Many injuries and ineffeciencies in running bio-mechanics come from postural imbalances, where one leg is moving, absorbing forces, and propelling forces differently than the other. Though gait-retraining is a possible corrective action, we prefer runners to first work on balancing out the tension levels in the key major-movers of the hips - namely the lower back, glutes, hamstrings and quadriceps. If these areas are balanced and the mechanics are still off, and/or the symptoms still remain, we can now more safely move into gait-retraining. Given this, it is highly recommended runners come to the gait analysis having already spent time on the foamroll and with self-massage, focusing on the tighter sides.
Before you come in:
On a foamroll, while focusing on one leg at a time, track your sensitivity/tension levels on a chart. Do one side, one leg at a time using a high density foamroll on a hardwood floor. Use a number system 0-10 with 0 being no tension, no discomfort, and 10 being something too intense for you to handle more than 2-3 seconds.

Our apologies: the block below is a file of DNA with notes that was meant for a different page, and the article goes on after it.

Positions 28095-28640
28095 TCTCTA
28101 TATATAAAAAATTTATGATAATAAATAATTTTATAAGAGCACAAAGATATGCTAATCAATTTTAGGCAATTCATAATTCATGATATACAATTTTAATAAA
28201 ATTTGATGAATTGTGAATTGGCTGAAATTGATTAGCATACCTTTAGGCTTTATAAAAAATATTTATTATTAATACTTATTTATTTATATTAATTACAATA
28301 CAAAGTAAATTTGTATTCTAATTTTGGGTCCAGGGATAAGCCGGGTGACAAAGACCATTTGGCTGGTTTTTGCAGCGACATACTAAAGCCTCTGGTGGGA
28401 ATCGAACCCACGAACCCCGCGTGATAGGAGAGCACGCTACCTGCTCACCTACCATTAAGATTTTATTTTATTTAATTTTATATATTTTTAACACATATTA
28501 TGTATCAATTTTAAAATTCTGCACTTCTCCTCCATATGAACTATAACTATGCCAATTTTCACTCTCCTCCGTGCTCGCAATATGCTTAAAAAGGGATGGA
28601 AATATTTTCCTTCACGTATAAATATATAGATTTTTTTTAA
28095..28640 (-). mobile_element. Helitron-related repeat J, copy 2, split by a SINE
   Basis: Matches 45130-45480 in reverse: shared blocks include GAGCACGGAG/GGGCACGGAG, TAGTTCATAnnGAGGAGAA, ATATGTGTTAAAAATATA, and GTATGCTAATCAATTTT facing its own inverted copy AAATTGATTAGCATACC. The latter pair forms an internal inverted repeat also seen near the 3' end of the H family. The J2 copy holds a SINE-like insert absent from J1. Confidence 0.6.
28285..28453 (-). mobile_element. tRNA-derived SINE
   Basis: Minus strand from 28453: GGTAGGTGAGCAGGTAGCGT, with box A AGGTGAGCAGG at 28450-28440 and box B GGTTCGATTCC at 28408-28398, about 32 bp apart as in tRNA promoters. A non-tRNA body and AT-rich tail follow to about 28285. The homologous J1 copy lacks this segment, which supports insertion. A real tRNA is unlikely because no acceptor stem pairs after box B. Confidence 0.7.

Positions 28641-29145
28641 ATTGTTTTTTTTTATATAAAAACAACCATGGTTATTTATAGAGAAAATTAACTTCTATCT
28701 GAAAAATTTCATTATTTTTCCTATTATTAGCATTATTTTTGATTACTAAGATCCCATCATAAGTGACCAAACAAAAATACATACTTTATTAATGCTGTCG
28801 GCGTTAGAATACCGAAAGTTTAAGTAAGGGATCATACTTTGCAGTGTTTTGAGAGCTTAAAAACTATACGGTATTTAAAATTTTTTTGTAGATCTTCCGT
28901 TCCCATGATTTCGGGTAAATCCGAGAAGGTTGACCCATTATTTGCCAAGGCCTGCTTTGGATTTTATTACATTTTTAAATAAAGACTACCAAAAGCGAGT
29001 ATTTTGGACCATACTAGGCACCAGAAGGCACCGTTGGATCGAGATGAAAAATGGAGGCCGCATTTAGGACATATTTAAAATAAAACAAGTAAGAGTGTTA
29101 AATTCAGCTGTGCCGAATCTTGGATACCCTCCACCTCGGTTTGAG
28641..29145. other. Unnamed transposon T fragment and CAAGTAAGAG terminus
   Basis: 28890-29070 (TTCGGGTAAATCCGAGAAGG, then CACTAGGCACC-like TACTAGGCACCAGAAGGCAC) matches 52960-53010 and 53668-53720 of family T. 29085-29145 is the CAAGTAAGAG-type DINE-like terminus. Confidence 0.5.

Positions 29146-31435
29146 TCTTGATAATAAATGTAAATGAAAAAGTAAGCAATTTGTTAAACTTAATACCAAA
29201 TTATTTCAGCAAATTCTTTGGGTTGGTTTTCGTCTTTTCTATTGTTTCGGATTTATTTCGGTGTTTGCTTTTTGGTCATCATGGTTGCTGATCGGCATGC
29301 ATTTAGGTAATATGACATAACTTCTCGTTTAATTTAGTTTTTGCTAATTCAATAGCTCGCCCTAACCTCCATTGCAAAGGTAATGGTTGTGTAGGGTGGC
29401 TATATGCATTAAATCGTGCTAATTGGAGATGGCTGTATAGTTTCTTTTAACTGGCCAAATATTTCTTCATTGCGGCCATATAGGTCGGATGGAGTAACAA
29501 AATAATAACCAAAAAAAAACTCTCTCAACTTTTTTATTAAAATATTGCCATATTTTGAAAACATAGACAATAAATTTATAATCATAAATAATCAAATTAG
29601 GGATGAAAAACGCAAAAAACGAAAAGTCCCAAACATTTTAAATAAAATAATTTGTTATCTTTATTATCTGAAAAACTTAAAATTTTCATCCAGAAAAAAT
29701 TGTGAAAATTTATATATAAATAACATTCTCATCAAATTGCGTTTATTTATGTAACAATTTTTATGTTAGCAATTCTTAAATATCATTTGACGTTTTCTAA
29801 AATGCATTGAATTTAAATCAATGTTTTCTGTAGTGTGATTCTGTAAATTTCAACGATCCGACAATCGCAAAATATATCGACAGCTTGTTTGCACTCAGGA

Now that you have a sense of your imbalanced tensions, it is time to spend time working on the tighter/more restrictive sides. Note, most asymmetrical soft-tissue restrictions in runners derive from postural shifts in the hips. This means some tensions are protective and are a result of another area being tight or out of balance. With this in mind it is key to address all of the imbalances at the same time, with perhaps more emphasis on the glutes, lower back, upper back and hip flexors prior to the hamstrings, quadriceps and lower legs.
Look to spend 10-20 minutes each day foamrolling the more tense sides, keeping in mind the following tips:
Continue keeping score each day until the numbers in the chart are equal, or very close to equal.